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Just as disclosure and management of climate-related risks is starting to become codified in many jurisdictions across the globe, attention is turning to nature-related risks. Nature-related risks can stem from climate risks but also encompass how ecosystems and environmental health pose unique challenges to companies. Recently, lawyers at investment advisory firm Pollination and the Commonwealth Climate Law Initiative made the case that directors in the UK have legal duties that may directly relate to nature-related risks. The paper describes nature-related risks as:

“Nature-related risks are the potential threats posed to an organisation that arise from its dependencies and impacts on nature. They include but are not limited to climate related risks. A company’s dependencies and impacts on nature can have significant effects on a company’s ability to operate successfully. A company which is dependent on nature in its operations and /or its supply chain will suffer where the underlying ecosystem on which the company depends is interrupted. Company operations that result in negative impacts on nature can cause the company financial loss, as well as damaging its reputation, goodwill and ultimately its share price. Financial institutions may face increased exposure where borrower companies suffer these types of losses.”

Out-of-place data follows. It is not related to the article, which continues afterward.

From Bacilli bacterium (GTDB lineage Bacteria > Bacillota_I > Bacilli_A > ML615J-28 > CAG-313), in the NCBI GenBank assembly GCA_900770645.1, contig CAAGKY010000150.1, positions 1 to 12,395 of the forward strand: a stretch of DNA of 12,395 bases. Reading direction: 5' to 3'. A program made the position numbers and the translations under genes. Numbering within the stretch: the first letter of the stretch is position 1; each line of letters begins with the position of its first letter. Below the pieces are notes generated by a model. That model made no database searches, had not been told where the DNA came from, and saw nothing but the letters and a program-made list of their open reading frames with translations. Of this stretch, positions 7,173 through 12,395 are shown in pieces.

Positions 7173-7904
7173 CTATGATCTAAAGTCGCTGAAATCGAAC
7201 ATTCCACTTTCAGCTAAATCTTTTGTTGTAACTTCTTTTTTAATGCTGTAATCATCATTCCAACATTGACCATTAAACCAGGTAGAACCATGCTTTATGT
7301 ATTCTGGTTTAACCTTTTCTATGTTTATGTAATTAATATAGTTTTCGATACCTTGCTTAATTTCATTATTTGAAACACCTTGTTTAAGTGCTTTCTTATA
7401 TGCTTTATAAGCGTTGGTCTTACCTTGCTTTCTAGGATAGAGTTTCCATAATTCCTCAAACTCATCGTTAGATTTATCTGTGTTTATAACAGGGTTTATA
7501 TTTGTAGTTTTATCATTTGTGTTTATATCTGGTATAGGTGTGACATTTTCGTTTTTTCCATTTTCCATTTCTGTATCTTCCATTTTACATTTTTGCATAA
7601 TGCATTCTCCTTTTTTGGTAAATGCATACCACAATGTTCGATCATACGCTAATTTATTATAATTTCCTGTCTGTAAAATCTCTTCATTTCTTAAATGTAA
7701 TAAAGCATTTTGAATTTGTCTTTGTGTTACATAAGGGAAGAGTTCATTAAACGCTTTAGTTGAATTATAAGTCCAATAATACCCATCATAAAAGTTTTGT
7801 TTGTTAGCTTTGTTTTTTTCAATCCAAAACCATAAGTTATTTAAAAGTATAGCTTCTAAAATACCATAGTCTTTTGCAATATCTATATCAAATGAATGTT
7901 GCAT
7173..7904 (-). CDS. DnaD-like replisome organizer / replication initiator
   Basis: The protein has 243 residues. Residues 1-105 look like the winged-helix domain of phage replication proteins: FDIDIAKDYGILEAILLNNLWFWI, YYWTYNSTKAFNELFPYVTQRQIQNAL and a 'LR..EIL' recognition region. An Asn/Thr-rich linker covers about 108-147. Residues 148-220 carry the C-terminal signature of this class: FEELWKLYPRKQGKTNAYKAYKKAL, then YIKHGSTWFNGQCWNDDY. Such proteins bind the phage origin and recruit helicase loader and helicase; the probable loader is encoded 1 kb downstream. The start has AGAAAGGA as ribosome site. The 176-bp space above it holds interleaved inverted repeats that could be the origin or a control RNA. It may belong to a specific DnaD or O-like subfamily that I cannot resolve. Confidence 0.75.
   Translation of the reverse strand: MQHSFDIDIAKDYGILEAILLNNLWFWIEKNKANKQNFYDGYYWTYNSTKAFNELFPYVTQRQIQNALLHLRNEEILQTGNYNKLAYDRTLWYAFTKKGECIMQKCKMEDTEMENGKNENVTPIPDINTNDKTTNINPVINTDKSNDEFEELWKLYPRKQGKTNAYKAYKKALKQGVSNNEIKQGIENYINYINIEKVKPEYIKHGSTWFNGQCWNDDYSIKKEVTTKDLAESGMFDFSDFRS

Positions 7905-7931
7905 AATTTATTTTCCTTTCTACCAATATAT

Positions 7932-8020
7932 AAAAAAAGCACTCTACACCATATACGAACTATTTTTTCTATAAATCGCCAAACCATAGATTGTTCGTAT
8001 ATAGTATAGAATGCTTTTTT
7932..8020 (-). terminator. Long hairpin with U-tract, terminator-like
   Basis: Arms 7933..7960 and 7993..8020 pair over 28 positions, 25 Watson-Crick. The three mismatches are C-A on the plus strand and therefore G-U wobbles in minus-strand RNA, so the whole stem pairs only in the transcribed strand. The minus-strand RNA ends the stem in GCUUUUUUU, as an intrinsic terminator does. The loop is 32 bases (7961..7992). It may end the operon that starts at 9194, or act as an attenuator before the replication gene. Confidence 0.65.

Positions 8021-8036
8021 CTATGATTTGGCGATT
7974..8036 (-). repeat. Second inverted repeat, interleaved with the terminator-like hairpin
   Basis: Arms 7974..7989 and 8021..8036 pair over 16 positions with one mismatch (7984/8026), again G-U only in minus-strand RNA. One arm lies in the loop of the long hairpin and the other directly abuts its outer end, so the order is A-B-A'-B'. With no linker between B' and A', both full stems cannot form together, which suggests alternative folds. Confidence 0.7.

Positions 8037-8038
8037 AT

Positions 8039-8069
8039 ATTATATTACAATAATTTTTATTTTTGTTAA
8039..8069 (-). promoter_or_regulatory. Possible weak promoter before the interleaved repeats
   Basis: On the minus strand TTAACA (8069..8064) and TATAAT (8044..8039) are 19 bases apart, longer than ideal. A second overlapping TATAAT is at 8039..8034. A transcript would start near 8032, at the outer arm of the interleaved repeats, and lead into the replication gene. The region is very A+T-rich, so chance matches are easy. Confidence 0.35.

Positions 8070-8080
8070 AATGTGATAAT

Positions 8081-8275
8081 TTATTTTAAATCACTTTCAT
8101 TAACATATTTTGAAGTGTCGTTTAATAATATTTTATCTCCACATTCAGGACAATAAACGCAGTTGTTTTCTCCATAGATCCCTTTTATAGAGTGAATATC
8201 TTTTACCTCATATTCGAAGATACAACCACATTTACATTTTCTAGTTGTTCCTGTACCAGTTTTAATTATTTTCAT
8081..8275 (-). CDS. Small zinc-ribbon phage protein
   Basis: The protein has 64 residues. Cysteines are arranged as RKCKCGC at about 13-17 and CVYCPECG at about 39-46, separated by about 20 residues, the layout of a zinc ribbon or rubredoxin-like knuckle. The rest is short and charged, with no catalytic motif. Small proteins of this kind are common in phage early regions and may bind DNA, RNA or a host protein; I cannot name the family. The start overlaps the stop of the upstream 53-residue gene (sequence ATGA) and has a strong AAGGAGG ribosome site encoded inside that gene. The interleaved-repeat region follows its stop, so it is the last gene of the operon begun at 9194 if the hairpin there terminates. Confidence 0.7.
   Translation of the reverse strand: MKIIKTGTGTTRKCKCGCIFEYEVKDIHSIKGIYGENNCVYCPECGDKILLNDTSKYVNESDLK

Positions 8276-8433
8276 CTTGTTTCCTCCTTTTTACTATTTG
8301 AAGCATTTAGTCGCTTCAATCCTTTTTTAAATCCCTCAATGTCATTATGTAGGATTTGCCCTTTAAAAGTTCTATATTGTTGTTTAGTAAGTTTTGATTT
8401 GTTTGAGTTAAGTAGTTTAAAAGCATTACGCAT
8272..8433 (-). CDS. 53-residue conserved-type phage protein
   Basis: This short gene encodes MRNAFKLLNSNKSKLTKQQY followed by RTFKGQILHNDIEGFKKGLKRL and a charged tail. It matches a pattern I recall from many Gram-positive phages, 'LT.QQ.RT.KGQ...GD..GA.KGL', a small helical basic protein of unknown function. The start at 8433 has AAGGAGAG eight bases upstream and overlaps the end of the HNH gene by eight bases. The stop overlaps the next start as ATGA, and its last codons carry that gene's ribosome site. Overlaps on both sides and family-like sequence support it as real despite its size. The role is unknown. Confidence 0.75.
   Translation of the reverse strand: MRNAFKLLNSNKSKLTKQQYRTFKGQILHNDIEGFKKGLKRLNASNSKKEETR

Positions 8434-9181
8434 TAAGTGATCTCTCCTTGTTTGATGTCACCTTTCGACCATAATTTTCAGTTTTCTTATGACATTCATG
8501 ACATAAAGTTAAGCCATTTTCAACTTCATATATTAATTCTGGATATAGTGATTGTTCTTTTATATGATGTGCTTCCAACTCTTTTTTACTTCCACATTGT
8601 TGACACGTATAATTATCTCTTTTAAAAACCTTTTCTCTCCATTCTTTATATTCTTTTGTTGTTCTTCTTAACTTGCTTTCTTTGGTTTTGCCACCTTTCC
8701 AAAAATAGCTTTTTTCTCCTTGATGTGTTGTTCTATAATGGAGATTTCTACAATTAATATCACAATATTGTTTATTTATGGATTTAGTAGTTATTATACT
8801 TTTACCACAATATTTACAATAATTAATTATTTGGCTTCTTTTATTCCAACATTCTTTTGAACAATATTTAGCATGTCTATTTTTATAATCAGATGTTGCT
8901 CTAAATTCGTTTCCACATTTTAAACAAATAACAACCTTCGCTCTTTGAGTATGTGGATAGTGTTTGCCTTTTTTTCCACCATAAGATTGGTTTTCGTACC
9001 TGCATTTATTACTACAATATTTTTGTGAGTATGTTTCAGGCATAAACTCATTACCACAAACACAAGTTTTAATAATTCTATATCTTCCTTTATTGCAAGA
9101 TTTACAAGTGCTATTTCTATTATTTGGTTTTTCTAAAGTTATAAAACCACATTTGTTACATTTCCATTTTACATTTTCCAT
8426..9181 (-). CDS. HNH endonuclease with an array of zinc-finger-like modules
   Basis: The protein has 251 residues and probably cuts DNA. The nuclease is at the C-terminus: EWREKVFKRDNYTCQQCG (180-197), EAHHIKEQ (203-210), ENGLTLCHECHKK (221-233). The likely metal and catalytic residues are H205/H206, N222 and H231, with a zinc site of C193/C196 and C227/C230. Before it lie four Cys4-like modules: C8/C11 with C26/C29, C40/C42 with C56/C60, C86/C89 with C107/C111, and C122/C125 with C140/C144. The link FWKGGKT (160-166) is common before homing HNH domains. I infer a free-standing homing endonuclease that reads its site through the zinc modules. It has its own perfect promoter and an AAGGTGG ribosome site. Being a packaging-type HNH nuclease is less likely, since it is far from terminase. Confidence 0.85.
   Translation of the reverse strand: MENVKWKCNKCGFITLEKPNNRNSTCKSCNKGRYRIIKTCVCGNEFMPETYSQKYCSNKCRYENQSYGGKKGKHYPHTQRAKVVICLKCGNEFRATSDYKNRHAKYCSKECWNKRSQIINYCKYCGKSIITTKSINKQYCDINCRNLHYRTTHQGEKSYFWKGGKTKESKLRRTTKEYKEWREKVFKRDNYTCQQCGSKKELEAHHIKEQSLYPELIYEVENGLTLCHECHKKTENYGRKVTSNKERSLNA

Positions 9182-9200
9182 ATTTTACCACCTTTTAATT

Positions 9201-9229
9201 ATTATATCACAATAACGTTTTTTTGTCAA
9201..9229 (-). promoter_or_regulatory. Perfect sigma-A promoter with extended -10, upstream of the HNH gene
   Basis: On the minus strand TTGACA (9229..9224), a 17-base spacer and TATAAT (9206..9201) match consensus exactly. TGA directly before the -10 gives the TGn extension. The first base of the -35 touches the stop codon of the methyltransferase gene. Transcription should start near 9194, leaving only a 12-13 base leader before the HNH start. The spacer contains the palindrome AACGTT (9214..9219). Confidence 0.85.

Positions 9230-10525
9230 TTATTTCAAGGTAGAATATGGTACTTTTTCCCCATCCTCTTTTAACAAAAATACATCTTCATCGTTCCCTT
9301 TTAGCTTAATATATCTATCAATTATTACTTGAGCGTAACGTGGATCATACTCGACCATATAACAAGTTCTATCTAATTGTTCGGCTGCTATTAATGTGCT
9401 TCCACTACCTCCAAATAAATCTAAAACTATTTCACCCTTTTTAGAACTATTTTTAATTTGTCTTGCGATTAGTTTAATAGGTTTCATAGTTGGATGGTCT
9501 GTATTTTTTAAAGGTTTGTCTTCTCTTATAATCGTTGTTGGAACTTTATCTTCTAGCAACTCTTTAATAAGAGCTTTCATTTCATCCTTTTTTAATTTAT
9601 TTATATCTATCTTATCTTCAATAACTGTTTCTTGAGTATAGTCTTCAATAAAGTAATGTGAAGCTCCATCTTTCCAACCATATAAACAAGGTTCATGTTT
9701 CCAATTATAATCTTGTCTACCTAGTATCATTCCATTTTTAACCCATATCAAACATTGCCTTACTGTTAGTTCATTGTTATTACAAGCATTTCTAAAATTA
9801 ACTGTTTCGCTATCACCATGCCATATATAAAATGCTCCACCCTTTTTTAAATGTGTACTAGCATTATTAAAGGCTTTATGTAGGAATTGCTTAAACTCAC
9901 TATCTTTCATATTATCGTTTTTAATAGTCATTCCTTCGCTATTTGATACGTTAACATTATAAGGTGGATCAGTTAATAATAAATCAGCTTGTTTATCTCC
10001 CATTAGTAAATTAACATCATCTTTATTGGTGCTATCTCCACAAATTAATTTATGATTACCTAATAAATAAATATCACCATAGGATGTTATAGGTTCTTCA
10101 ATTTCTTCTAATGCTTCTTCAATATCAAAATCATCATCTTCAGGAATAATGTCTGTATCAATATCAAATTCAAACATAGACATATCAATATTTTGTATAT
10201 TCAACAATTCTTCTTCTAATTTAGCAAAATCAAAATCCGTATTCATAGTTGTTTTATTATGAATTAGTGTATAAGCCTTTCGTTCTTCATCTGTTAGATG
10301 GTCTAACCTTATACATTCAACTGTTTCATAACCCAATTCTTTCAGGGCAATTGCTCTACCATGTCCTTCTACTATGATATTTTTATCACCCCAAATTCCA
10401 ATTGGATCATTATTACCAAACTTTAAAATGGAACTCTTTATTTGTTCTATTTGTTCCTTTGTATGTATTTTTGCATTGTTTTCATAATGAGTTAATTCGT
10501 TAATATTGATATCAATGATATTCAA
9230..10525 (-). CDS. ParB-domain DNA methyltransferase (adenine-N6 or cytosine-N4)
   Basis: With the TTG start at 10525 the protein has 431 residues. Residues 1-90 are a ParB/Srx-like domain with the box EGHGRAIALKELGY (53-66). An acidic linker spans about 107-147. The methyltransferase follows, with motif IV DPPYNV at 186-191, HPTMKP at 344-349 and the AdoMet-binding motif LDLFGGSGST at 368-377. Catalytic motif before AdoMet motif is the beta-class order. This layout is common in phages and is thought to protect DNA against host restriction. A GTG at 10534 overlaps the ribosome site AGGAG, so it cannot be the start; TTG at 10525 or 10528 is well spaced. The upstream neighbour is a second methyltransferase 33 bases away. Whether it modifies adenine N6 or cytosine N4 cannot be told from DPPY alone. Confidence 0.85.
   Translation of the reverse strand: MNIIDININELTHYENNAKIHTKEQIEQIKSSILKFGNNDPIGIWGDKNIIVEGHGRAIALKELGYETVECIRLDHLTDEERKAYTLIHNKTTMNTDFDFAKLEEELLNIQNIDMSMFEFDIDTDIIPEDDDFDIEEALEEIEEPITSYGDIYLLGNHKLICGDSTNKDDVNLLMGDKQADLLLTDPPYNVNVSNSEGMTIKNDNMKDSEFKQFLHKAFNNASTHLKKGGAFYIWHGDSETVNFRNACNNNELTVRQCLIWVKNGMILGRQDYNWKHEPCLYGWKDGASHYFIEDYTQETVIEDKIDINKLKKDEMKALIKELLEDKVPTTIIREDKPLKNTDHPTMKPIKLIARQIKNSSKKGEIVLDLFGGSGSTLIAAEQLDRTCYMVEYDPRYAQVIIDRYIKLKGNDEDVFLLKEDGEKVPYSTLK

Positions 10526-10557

The authors then go on to argue that three distinct duties in UK law may tie into disclosure and management of nature related risks, specifically:

  • The duty to promote the success of the company for the benefit of the members as a whole (s.172 CA 2006);
  • The duty to act with reasonable care, skill and diligence (s.174 CA 2006); and
  • The obligations on directors to disclose information about the company in its narrative reports.

My law degree comes from the States, so I can’t speak to these claims; however, these ideas point to interesting undercurrents in ESG. Nature appears to be the new emerging topic in ESG and opinions like this one seek to push it into the mainstream. The paper discusses the Taskforce on Nature-related Financial Disclosures (TNFD) which has been getting a lot of attention lately. The case could be made that the TNFD is today where the Taskforce on Climate-related Disclosures (TCFD) was not very long ago. If the topic of nature and biodiversity doesn’t fizzle out as ESG’s “flavor of the week” then nature disclosures could very well be the future.

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The Editor

Zachary Barlow is a licensed attorney. He earned his JD from the University of Mississippi and has a bachelor’s in Public Policy Leadership. He practiced law at a mid-size firm and handled a wide variety of cases. During this time he assisted in overseeing compliance of a public entity and litigated contract disputes, gaining experience both in and outside of the courtroom. Zachary currently assists the editorial team by providing research and creating content on a spectrum of ESG… View Profile